The real secret is to just start paying attention. Which I guess could be expanded into a sort of zen/straightforward life lesson. Once you do that you’ll be noticing new birds in no time. To find out which birds you’re seeing, you can go online to birdsofwestwood.com or one of the sites I’ve got linked from there. Try to remember what the birds you saw looked and sounded like, or better yet take a picture–even a crappy one helps. Eventually you may even want to buy a “field guide” to birds. Who knows, maybe you’ll be the next bird junkie!
If it involves waking up before 9 don’t count on it. But talk to me about some of the local exotic species.
Probably the coolest thing about birding in LA is that all the large parks and exotic plants can support populations of feral exotic birds, like parrots and parakeets. For example, we have flocks of small green loud-chattering Yellow-Chevroned Parakeets across the city. They feed on the fruits from Silk Floss trees, which are the ones with the spiky trunks that I used to joke about my sister having to climbing up as a kid.
I haven’t seen Condors yet, but I’ve got it on good authority that a few of these guys frequent an area near Fire Camp 9 in the Angeles National Forest just north of the 210 at Monrovia east of Pasadena. But only in the Spring. During Winter they’re up in Kern County more. These guys are friggin HUGE. We’re talkin wingspans of TEN FEET. And they’re butt ugly as hell too. But that just makes them even more magnificent. With the help of many humans they’re making the slow and uncertain crawl back from the brink of extinction. I think there are now a little under a hundred of them that have been introduced back into the wild. They continue to make progress but keep meeting serious challenges in re-establishing themselves in the wild. I don’t know if they’ll make it back to stable levels or not, so this is definitely one bird you want to see and maybe be able to tell the grandkids about.
When will birds rise against man and attack us en masse?
For better or worse, primates beat birds to the punch. I’ve long maintained that if we primates hadn’t achieved sentience, developed civilization and technology, and dominated and gone a long way toward destroying the planet, birds would’ve been next to do it. The smartest parrots have what appear to be the most important ingredients for evolution of advanced intelligence and technology: they’re problem-solvers, social, vocal, and they can manipulate the environment with their claws and beaks.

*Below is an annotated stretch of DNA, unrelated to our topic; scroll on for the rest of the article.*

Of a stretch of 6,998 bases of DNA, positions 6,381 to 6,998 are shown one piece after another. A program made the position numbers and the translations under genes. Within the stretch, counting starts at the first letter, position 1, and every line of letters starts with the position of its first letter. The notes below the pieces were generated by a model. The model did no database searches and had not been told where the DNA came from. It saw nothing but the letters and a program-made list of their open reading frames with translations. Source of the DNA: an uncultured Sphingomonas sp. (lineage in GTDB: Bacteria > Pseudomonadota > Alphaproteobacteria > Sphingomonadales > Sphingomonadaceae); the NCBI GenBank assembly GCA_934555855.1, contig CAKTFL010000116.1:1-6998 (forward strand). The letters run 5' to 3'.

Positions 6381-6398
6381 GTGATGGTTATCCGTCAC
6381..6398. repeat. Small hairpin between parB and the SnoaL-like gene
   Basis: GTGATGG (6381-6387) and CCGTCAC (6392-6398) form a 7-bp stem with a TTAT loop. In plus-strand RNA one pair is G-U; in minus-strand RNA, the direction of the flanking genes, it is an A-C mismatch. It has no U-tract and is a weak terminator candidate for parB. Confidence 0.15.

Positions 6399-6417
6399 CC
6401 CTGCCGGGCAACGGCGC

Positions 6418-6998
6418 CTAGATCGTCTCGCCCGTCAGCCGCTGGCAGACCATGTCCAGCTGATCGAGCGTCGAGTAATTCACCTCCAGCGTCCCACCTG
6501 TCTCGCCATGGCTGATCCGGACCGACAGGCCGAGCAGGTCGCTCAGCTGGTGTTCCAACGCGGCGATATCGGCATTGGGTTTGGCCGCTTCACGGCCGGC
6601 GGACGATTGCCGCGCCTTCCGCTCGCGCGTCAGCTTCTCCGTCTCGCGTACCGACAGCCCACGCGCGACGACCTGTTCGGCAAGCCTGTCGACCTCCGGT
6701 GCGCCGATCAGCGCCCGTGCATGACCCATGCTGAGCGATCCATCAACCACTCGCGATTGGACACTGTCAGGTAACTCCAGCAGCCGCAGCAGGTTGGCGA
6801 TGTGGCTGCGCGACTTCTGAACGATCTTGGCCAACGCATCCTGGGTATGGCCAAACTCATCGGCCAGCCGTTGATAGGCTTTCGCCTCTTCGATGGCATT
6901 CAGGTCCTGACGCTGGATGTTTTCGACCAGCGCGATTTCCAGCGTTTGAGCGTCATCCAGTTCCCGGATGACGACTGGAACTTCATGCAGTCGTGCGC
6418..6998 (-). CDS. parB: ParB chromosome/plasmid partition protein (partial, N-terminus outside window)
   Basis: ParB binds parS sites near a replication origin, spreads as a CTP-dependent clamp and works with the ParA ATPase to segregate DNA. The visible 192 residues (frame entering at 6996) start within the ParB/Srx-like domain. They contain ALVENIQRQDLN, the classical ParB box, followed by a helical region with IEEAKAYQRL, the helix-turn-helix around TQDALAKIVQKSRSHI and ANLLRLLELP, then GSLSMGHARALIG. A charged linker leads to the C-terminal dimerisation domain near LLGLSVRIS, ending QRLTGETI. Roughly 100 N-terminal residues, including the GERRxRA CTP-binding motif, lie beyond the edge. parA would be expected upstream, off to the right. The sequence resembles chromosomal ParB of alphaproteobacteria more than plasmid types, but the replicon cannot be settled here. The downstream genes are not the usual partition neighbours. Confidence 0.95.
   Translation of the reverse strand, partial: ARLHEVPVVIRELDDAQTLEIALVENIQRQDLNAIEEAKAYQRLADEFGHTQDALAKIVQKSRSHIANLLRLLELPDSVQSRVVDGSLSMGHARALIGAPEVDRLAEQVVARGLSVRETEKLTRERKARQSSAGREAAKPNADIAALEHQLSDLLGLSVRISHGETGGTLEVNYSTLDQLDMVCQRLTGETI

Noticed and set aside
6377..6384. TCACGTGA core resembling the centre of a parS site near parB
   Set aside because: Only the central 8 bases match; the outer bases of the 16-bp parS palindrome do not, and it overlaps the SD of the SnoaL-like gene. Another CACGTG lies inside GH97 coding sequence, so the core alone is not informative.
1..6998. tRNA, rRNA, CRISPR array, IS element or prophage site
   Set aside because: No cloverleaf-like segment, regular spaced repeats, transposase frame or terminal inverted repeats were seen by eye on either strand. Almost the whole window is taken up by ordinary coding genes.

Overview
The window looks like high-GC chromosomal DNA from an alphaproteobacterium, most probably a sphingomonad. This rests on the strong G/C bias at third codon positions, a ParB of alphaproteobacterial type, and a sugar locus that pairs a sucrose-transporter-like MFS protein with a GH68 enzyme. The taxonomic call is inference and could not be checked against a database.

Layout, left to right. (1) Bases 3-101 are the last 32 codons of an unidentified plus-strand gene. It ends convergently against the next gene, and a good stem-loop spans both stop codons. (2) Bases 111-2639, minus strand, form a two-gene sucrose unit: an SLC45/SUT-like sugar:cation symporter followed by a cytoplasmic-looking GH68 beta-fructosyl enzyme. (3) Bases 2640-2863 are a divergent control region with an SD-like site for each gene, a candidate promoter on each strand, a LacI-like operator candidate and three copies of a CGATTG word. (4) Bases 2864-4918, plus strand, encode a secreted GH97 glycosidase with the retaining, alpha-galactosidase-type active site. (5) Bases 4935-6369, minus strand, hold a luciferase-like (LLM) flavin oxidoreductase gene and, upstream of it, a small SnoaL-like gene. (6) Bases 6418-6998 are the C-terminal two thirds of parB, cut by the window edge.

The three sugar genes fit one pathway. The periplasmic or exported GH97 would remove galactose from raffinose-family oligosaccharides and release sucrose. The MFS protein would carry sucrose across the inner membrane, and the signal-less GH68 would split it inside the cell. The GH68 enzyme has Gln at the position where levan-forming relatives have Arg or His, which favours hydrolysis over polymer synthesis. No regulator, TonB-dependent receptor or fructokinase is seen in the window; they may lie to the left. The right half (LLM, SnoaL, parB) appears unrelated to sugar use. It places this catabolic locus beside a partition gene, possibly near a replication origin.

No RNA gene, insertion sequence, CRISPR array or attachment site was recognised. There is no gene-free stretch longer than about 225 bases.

But they probably need a few million more years of evolution, which they may not get if we annihilate them and/or their habitats. I hope they get their chance, because a society of technological and super-smart birds would be totally sweet.
Do you think Terror-Eyes could save us? I mean, wouldn’t you have second thoughts about carrying out an attack on mankind if you ran into one of these em-effers?
I’d either be terrified or think it was hilarious. I think the key feature that sets this apart from those big stupid fake owls is the eyes that look like they’re tracking you. Whether it’s Haunted-Mansion-bust style or what, that seems like it’d do it.
I’m also pretty sure the penguins would go turncoat and help us win the Great Aves-Homo Sapiens War. By the way, what was the saddest part of March of the Penguins for you?
When I sat down and realized how long I’d have to stay sitting in that excruciating Westside Pavillion theater seat. Also, when some of the penguins die.
The Birdman of Westwood prefers Roscoe’s over Zankou.
Visit his site at birdsofwestwood.com